The “Designed by God” Book Series will help you discover the innate potential that God put in each of our bodies to be healthy.
New Blog Post!
In part one of Going and Growing, we talked about some of the reasons it’s important to eat organic foods. We also touched on how difficult it is to go organic on a tight budget. My best tip (the one my aunt and I use) is to grow your own food. As an FFA alumni and hobby horticulturist, I’ve studied tons of information about food gardens, so I’m going to give you my top 5 and I’ll be watching the comments for any tips, comments or questions from you!
Number 1: Choosing your location – What you grow (and how much) is dependent on how much space you can allot to the garden. You need a spot that’s fairly easy to access (for watering and harvesting), gets plenty of sun and a little shade, and isn’t going to be trampled by your kids, pets or visitors. If you only have a small space, remember you can maximize it with a raised bed! There are several varieties, so check it out on Pinterest or Google and have fun designing a bed to meet your families needs!
*My Aunt’s raised Herb Garden. She built it from cinder blocks and lit it up with twinkle lights so it adds to the look of the yard, and it only uses a little space.*
Number 2: Soil – This one is super important. Most veggies and fruits like a nice thick, dark soil. (In Georgia, its practically non existent!) You’ll need to test the soil in your garden at key times like the beginning of the season and when your plants start to bear fruit, and its great to check it every couple weeks to maximize the yield of your plants. Soil testing is easy, just pick up a soil test kit at your local nursery or order one online. Test the soil for each component (Nitrogen, Phosphorus and Potassium) BEFORE adding fertilizer.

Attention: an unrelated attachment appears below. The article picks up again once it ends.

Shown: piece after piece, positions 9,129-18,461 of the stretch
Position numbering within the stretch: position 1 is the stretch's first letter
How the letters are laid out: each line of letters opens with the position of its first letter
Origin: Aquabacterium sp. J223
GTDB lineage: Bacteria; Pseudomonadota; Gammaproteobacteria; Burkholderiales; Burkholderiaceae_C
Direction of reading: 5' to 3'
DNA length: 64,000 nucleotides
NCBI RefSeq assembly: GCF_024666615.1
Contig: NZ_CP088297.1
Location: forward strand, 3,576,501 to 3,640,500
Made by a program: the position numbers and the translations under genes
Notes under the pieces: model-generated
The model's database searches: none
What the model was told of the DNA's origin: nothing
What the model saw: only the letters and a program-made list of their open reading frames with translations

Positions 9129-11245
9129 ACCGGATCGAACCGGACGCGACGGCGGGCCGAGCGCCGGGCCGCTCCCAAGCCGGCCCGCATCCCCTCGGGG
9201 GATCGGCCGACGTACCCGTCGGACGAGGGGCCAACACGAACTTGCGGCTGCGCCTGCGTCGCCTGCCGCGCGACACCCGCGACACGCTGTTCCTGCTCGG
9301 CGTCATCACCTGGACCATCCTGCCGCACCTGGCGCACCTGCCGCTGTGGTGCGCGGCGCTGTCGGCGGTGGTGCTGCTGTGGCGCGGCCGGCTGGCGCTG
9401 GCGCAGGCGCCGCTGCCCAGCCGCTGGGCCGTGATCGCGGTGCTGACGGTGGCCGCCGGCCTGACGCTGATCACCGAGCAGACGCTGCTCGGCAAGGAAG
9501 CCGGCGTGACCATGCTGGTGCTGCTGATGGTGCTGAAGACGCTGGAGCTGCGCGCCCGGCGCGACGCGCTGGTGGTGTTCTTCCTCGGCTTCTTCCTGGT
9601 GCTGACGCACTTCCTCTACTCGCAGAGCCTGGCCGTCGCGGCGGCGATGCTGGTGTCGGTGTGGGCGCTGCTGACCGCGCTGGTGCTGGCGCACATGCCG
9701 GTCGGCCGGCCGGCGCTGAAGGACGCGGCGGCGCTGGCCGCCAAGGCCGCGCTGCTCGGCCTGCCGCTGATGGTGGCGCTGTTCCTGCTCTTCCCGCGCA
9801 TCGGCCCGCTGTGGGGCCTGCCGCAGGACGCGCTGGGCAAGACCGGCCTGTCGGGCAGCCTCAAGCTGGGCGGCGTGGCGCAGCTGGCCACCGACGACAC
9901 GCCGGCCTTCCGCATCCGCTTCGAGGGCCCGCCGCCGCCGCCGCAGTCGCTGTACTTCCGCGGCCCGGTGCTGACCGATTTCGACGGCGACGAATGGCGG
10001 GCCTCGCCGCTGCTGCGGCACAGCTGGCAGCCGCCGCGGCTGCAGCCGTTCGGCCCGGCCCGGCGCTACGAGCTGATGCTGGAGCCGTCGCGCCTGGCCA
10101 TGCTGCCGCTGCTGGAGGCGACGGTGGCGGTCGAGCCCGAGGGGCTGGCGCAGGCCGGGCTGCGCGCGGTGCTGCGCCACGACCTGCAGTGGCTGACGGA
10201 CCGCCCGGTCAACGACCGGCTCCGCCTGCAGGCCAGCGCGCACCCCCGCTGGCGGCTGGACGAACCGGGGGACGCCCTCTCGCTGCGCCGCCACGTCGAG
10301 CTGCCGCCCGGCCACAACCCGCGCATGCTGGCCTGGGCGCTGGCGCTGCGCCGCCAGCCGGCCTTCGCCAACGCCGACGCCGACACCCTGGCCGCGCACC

Number 3: Fertilizer and Pest Control – Here’s where the fun starts. To grow organic food, you have to start with organic soil, right? The good news is our friends at Miracle Grow and Home Depot have our backs. You can get organic soil by the bag (and its not too much more than regular soil). Easy.
Pest control… can’t use your garden variety pesticide (pun totally intended)! Local nurseries and Home Depots have organic bug sprays, and if you a cat there’s no issue with varmints… I mean squirrels eating the crops. Add a few earth worms, and keep clean soap on hand just in case. If you think about cheating and hosing the perimeter in pesticide, remember that when water hits, the chemicals get leeched into the soil and absorbed by the hungry roots of your crops!
Number 4: Crops – Are you growing fruits, veggies, or both? Remember that variety is your friend in the garden, since each plant processes nutrients differently. Vegetables will take and put back different nutrients than veggies, so growing both helps keep your soil balanced. My aunt currently has a large veggie bed, surrounded by blueberries, blackberries and strawberries. (Her organic herb garden is a raised bed built from cinder blocks! DIY for the win!)
Number 5: Water, H2O! – Watering your plants may seem self explanatory, but just like pesticides put harmful chemicals in your soil, tap water from the hose adds chemicals and toxins to the garden. I’ve got two ideas for you that I’ve had excellent results with: rain barrels and water filters. I’m sure you know about water filters for the sink, and they work the same way on your hose, so follow that link and check out the options! Rain barrels sounds like a ton of work, but you can get wood or metal barrels to collect your rain almost anywhere, and then you can fill the watering can from the barrels!
Alright, so you’ve got all the information you need to start your garden, and like I said last time, it’s not too late! Late summer and fall crops will still give a great yield if you plant soon, so happy gardening!
Check us out on Facebook and I’ll see you next time for tips on harvesting, cooking and saving the yummy produce coming from your organic gardens!